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NASA awaits permission to press ahead with next moon rocket launch try

NASA eyes late September for next moon mission attempt
NASA eyes late September for next moon mission attempt 00:17

Engineers worked Thursday to remove and replace leaking seals in quick-disconnect fittings at the base of NASA's giant Space Launch System moon rocket, setting the stage for a fueling test as early as Sept. 17 to clear the way for a third launch try on Sept. 23.

But that assumes the fueling test shows the repaired hardware is leak free and that the Space Force Eastern Range, which is responsible for ensuring public safety during military and civilian launches from Florida, approves a waiver allowing NASA to proceed without first re-testing batteries in the rocket's self-destruct system.

The batteries originally were certified for 20 days, starting just before the SLS rocket's rollout to the launch pad in mid-August. That limit later was extended to 25 days to give NASA an additional launch opportunity.

The first Space Launch System rocket, poised atop pad 39B at the Kennedy Space Center for the first major flight in NASA's Artemis moon program. The two gray structures at the base of the rocket house umbilicals that deliver liquid oxygen and hydrogen to the booster through quick-disconnect fittings. Engineers are replacing seals in two such fittings to eliminate hydrogen leaks that cropped up during two earlier launch tries. CBS News

After launch delays Aug. 29 and Sept. 3, however, NASA wants another extension, saying tests on similar systems indicate the batteries remain healthy well beyond their certified shelf life.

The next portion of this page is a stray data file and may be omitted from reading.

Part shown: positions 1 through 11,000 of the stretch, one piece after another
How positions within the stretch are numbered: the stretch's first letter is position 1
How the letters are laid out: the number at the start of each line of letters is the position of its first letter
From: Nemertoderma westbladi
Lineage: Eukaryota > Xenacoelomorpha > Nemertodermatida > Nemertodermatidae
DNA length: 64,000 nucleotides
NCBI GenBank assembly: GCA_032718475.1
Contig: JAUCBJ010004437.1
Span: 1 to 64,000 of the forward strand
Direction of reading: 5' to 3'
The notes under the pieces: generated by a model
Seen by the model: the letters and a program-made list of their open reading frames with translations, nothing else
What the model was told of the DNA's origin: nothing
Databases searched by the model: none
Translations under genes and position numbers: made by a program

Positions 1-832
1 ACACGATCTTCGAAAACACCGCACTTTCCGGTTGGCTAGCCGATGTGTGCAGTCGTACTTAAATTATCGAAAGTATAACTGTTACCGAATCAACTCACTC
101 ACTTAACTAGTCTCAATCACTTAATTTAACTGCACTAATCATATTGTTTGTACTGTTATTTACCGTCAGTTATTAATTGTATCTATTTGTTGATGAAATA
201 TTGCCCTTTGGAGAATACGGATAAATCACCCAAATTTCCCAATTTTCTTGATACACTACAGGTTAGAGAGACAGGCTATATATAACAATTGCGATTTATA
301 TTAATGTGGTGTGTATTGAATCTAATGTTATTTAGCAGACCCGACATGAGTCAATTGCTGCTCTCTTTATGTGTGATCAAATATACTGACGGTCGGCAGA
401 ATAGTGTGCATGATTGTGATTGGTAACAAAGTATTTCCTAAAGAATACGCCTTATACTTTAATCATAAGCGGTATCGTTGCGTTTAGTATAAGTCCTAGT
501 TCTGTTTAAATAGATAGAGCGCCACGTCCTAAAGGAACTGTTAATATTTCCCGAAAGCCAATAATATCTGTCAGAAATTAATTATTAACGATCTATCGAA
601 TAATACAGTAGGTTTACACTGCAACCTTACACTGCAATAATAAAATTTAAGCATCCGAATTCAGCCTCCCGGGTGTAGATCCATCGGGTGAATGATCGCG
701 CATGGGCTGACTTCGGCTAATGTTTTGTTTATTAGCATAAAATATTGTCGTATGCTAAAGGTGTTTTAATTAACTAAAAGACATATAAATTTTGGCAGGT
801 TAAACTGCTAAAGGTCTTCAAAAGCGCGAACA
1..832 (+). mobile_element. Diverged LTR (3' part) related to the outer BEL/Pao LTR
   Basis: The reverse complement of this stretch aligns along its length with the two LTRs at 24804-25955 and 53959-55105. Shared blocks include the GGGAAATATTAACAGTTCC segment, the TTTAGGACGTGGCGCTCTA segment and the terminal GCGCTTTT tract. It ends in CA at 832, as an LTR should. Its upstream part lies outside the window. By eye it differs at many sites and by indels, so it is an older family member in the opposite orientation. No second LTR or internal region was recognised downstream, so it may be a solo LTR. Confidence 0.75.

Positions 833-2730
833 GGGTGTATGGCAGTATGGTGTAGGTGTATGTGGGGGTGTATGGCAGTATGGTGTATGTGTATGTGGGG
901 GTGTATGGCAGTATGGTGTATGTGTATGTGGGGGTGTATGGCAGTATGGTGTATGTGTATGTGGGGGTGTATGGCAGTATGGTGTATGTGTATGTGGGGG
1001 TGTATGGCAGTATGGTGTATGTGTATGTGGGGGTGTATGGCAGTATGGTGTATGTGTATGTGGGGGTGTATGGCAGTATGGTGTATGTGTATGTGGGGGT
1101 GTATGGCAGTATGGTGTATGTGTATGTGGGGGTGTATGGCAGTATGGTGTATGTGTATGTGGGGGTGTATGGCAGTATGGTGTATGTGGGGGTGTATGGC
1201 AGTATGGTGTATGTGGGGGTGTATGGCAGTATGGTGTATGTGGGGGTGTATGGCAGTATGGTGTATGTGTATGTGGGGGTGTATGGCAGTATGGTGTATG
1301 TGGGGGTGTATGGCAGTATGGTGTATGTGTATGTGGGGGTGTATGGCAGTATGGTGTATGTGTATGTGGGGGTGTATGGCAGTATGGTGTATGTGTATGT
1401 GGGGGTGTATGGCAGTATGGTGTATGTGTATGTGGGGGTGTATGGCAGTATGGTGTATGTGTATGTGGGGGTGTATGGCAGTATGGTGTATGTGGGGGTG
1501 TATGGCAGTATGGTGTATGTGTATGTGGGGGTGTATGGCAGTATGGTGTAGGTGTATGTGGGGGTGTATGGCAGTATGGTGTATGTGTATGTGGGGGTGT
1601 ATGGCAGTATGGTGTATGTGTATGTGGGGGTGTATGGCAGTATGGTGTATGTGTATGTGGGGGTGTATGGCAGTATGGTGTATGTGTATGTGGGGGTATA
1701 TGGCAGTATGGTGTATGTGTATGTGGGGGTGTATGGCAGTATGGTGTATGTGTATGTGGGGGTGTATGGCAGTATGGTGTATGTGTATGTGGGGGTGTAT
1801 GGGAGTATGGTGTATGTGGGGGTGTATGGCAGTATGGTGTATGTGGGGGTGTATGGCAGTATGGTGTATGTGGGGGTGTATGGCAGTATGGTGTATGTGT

But the batteries cannot be accessed at the launch pad and if a waiver is not granted and a re-test is required, the SLS rocket would have to be hauled back to NASA's Vehicle Assembly Building, likely delaying the long-awaited flight to late October or November.

"We did submit our waiver package to them," said Jim Free, NASA's director of exploration. "They've been very gracious and understanding of what we're trying to do. ... It's our job to comply with their requirements. So we will do that.

"Having said that, we're trying to plan a path forward if we're allowed to extend our battery retest requirements on the flight termination system."

The Space Launch System rocket is a key element in NASA's Artemis program, which aims to put the first woman and the next man on the surface of the moon by 2025 or 2026.

But first, NASA wants to launch the SLS rocket on an unpiloted test flight around the moon to verify the performance of the booster, the most powerful ever built for NASA, and the Orion crew capsule that eventually will carry astronauts to and from deep space.

The agency carried out four fueling tests of the rocket going into the initial launch attempt Aug. 29. But the fueling tests were married by technical glitches, leaks and other unexpected problems, and the first launch try was called off because of uncertainty about required engine cooling.